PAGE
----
Ted Potter Jr. surprised many by beating a Hall-of-Fame threesome by three shots at Pebble Beach on Sunday. But another future Hall of Famer from a different sport had arguably the most dominant week on the Monterey Peninsula.
Larry Fitzgerald didn't just win the pro-am portion of the AT&T, he ran away with the title like a wide receiver waltzing into the end zone for a touchdown after the defensive back covering him fell down. The Arizona Cardinals star teamed with Kevin Streelman to finish at 41 under par, seven shots clear of second place.
First off, congrats, Larry. But to the victor of a tournament using the USGA handicap system comes the inevitable skepticism of your handicap index.
Seriously, when has someone won a net event and not taken some ribbing for being a sandbagger? My friends and I spend all year questioning the handicap of whomever we've deemed the favorite to win our annual golf trip. And when that person doesn't win, we move onto the person who did win and declare we're not letting them come on the trip next year unless their handicap goes down significantly. It's human nature. So are the questions surrounding Larry legit? Let's examine.
Fitzgerald entered the tournament with a 10.6 handicap index, which got bumped up to a 13 course handicap for the event. That figure, of course, means nothing unless you know more about his golf history. And thanks to GHIN.com, this stuff is easy to look up. Here's a look at the previous 20 scores on Fitzgerald's card that are counting for his latest handicap revision:
A person's handicap index is calculated by taking the 10 best/lowest differentials in that sample of 20 and then multiplying that average by .96. Whether this is the best way to assess a person's playing ability is a different question, but Fitzgerald (that's a nice foursome of country club memberships, by the way) is the focus today.
Nothing in those scores screams Fitzgerald isn't a 10.6 handicap because it's a mathematical formula. But it is interesting to note that of those 20 counting scores, Fitzgerald only posted a sub-87 six times with a 79 being his only sub-80. Meanwhile, he has 10 scores in the 90s during that time period, including a 99. And if you played golf with a 10-handicap who shot a 99, you'd say he's not really a 10-handicap and mean something totally different. However, things get more murky when you look at Larry's handicap history:
That chart is more volatile than the stock market. And as you can see, Fitzgerald was a 6.6 handicap (a full FOUR shots lower) as recently as September. And our equipment editors who hung out with him at the 2016 Golf Digest Hot List place him closer to a 6 than a 10. And there were shots like this:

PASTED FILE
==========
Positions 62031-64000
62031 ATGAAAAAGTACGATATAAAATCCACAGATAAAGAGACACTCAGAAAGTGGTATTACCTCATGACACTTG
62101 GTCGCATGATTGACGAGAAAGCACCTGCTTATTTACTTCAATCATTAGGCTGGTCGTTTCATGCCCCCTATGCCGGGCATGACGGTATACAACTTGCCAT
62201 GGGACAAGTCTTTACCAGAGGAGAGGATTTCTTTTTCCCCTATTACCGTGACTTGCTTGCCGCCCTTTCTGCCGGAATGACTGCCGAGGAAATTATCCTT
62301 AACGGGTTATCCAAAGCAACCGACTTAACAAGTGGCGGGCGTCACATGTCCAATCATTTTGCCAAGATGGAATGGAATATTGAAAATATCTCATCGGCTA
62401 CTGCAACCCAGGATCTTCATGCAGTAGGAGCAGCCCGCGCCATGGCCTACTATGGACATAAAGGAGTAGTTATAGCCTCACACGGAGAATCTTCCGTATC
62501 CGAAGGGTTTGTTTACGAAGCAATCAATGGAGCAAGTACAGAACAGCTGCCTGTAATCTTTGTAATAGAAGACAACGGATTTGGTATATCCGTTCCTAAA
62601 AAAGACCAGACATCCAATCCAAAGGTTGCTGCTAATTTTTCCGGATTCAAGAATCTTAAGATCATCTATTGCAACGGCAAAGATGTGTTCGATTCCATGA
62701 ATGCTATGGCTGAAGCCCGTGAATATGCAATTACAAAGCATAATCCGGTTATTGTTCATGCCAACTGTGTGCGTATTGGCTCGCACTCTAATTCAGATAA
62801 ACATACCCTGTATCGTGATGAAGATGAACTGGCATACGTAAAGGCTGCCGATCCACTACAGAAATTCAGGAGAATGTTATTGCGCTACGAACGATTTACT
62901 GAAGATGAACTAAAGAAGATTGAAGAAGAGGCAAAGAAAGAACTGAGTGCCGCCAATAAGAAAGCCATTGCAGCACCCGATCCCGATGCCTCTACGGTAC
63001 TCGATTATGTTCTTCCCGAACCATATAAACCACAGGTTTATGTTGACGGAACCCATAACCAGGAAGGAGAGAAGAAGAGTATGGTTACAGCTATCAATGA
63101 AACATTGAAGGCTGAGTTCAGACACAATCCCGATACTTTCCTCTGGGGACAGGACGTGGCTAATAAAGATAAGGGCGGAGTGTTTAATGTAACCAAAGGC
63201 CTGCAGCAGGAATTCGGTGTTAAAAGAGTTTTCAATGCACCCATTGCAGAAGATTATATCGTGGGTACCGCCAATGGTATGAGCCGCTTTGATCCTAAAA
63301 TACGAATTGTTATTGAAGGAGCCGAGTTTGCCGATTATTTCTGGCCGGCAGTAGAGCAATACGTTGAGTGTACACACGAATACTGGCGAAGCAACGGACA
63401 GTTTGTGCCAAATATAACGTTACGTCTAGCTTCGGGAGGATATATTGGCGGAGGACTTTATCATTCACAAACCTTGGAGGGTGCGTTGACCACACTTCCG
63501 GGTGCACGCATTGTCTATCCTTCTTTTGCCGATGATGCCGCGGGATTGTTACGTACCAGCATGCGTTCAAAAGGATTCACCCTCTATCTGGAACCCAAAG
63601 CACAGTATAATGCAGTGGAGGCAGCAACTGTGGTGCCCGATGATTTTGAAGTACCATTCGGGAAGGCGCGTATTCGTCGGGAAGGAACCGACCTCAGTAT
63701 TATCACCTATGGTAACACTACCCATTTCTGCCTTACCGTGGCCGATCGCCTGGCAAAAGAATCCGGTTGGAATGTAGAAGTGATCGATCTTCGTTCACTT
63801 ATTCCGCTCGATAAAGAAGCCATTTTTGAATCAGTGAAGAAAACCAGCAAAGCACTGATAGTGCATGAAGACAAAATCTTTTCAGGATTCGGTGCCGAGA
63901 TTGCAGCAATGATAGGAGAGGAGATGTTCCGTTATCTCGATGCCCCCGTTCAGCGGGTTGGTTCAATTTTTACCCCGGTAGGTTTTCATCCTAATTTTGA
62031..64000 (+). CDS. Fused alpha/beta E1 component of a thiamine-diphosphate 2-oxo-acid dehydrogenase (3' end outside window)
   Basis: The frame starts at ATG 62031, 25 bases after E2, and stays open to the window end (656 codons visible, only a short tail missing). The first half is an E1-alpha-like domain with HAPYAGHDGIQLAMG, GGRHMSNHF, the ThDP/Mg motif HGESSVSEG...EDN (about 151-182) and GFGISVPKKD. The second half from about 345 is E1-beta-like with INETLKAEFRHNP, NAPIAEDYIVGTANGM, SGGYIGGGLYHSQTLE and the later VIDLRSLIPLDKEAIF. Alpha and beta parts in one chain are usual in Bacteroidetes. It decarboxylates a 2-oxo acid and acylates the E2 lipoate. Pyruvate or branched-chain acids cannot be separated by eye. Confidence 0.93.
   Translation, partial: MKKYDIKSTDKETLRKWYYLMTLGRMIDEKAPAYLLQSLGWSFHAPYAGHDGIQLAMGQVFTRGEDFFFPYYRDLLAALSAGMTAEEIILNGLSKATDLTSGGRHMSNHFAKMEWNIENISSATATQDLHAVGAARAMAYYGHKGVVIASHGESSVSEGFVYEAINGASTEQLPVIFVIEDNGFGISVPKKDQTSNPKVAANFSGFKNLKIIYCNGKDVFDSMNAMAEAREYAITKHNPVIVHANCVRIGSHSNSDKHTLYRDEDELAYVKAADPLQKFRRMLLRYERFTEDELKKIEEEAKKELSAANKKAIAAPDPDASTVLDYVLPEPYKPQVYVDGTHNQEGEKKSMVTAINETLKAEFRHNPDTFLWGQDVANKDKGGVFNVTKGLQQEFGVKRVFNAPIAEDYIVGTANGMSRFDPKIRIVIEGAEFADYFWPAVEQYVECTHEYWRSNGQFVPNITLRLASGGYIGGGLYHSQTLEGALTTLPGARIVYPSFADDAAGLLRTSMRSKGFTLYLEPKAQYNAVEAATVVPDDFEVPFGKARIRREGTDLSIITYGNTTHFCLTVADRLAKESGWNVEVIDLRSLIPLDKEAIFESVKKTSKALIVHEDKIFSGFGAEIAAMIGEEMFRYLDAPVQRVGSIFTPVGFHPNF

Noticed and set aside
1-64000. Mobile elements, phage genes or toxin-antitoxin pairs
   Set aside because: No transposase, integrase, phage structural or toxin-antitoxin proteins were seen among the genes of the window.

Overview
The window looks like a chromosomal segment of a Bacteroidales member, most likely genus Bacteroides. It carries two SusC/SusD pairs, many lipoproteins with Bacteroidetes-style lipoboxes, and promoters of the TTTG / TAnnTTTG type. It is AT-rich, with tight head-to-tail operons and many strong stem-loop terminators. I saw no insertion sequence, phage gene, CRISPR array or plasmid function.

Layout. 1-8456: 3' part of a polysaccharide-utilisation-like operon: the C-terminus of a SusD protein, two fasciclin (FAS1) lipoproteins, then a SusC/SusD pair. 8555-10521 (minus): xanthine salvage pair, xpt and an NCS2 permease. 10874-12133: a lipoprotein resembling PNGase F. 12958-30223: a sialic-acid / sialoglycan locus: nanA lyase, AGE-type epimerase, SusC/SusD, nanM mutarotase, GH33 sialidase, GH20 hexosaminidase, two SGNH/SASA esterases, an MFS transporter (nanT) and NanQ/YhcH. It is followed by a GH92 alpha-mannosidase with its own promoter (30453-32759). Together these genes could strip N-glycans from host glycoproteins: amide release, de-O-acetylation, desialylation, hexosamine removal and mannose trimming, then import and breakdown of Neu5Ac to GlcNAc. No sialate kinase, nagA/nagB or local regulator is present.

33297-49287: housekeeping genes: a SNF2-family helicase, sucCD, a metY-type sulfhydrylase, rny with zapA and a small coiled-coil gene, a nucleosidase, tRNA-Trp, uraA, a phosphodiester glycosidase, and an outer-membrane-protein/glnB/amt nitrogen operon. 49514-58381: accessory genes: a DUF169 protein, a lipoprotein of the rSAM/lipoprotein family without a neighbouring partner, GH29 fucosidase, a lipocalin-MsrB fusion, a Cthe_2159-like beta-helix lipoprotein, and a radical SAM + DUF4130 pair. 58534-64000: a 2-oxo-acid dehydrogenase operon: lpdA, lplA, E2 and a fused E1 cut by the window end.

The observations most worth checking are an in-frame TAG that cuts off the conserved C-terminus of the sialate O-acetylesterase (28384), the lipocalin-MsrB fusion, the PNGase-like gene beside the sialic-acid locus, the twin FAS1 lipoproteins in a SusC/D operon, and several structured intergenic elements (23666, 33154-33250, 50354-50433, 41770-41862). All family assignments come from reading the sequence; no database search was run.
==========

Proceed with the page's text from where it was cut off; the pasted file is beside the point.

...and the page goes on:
Before the golf mob drags Fitzgerald to the town square to tar and feather him, though, we should point out a few things. For starters, Fitzgerald's low handicap index coincides with the beginning of the NFL season. After that, his handicap going up makes sense when you consider he wasn't playing as much, and the punishment of playing pro football at the highest level takes a toll on the body.
Also, while the swings in Fitzgerald's handicap seem particularly wild, consider how much golf he plays when he's not in season. The Arizona Cardinals' campaign wrapped up on Dec. 31 because the team didn't make the playoffs and Fitzgerald has already posted a staggering 32 rounds in 2018. Not including the four he played at Pebble Beach. So it's a lot easier for Fitzgerald to see his handicap change than it is for Joe Hacker, who plays once a week if he's lucky.
Fitzgerald shot a (net) 28 under par for four rounds (Streelman was 13 under on his own ball and finished sixth), which initially makes it look like he bettered his expected par (At Pebble Beach, that number was 85) by seven shots per day. That's not necessarily the case, though, because he could have had bad holes covered up by Streelman making pars. We'll get a better idea of what Fitzgerald actually shot when/if he posts these four scores, but we'd really need to see his complete scorecards to see just how impressive -- or shady -- his performance was.
It's a shame that Fitzgerald's win comes under a small cloud of suspicion, but again, anyone who wins a net event would face the same scrutiny. Just 10 years ago, it was famed Las Vegas gambler Billy Walters who was taking flack for winning this event by a record 10 shots with Peter Jacobson. OK, so Fitzgerald probably won't be thrilled to be compared to someone who was recently sentenced to five years for insider trading. . .
Anyway, we're happy for Larry, because let's be honest, you don't win a lot of trophies playing your whole career for the Arizona Cardinals. And if you want to tell the 6-foot-3, 220-pounder who is also one of the toughest wide receivers in NFL history that he's a sandbagger to his face, be our guest.